Beginning in 2016, “the number of exceptions granted increased dramatically”—from a low of seven granted in 2015 to 35 granted in 2017. This radical increase in the granting of exemptions did not become known, however, until it began to be reported in the media in April 2018, because:

“. . .those extension decisions were neither published nor even publicly acknowledged. Instead, the EPA designated the decisions, in full, as confidential business information. As a result, the identities of the applicants, the decisions, and the decisions’ rationales were kept completely confidential, unless the refinery itself chose to make the decision or conclusions public.”

Petitioner Advanced Biofuels Association, whose members were adversely affected by the granting of exemptions, was therefore “unable to identify, let alone seek judicial review of, the relevant exemption decisions in individual refinery cases. Nor did the EPA issue any public document acknowledging or explaining the sudden uptick in exemptions.

The Advanced Biofuels Association (Association) brought its petition in May 2018, challenging what it described as EPA’s “decision to modify the criteria or lower the threshold by which [it] determines whether to grant small refineries an exemption[.]” On the Association’s motion, EPA “provid[ed] copies of decision documents, issued in 2017 and 2018, under a protective order.” Separately, EPA posted to its website a “dashboard” listing “the total number of [exemption] petitions received, granted, denied, and withdrawn for each compliance year.”

In separate litigation filed by a small refinery whose exemption petition was denied, EPA described its new rule for implementing the exemption:

“In prior decisions, EPA considered that a small refinery could not show disproportionate economic hardship without showing an effect on “viability,” but we are changing our approach. While a showing of a significant impairment of refinery operations may help establish disproportionate economic hardship, compliance with [renewable fuel] obligations may impose a disproportionate economic hardship when it is disproportionately difficult for a refinery to comply with its [renewable fuel] obligations—even if the refinery’s operations are not significantly impaired.”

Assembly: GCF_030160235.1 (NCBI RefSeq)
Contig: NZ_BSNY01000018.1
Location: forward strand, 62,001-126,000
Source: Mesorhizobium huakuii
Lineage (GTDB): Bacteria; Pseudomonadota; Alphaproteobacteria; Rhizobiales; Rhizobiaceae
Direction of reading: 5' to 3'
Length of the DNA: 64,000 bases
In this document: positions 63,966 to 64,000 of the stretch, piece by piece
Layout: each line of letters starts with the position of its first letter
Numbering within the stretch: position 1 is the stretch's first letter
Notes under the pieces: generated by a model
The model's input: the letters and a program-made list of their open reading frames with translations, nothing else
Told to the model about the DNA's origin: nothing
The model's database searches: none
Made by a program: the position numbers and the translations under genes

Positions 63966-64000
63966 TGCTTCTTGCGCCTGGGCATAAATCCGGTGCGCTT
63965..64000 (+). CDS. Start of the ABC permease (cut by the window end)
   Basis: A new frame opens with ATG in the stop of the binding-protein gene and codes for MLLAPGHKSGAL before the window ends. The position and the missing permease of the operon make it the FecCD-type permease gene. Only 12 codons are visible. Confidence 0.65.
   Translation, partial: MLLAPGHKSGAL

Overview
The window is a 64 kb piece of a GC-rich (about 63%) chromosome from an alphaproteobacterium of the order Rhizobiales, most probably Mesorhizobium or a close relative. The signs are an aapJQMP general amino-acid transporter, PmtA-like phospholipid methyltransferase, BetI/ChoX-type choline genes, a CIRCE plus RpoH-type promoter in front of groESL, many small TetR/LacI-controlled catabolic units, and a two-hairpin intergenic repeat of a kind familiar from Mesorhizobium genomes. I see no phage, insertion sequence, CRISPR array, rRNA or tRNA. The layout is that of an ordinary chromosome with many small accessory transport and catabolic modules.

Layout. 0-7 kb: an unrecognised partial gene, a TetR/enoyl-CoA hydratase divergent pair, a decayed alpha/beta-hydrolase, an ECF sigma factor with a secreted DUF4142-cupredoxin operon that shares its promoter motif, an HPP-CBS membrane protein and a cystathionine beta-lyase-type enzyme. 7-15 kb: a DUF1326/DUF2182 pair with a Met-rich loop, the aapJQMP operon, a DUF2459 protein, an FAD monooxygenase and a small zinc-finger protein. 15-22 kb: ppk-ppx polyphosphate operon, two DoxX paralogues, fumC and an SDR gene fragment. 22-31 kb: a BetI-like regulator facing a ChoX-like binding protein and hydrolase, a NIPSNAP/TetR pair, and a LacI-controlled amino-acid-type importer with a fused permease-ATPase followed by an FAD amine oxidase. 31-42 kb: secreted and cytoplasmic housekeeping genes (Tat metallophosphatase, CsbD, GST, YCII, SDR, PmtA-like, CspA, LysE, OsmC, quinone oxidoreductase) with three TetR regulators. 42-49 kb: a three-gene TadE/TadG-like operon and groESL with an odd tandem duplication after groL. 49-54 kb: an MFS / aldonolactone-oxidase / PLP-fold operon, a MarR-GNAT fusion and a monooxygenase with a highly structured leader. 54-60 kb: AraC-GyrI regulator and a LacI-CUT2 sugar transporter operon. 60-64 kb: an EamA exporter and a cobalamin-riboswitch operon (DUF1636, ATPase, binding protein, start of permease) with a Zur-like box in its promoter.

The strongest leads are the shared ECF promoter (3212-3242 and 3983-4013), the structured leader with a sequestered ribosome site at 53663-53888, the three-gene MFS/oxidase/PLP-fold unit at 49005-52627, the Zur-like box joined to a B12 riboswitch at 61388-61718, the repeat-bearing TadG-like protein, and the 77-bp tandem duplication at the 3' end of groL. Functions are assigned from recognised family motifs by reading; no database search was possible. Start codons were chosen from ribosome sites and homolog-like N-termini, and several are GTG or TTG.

Lastly, in August 2019 EPA publicly released a formal memorandum documenting its new test for and ultimate rulings addressing forty-two small refinery exemptions for compliance year 2018.” EPA explained that:

“. . .while it ‘[p]reviously. . .considered that [disproportionate economic hardship] exist[ed] only when a small refinery experience[d] both disproportionate impacts and viability impairment,’ the agency had now changed its approach and only requires a refinery to meet one of those prongs.”

The 2019 Memorandum also announced that EPA would henceforth grant only “full waivers,” even where Energy recommended “partial waivers,” as “Congress intended the extension to be a full, and not a partial, exemption.”

The D.C. Circuit’s Decision

EPA moved for dismissal on the basis that no final agency action was identified in the petition, as required under the Clean Air Act. 42 U.S.C. § 7607(b)(1). The final action challenged “must exist at the time the petition is filed.” City of New Orleans v. SEC, 137 F.3d 638, 639 (D.C. Cir. 1998).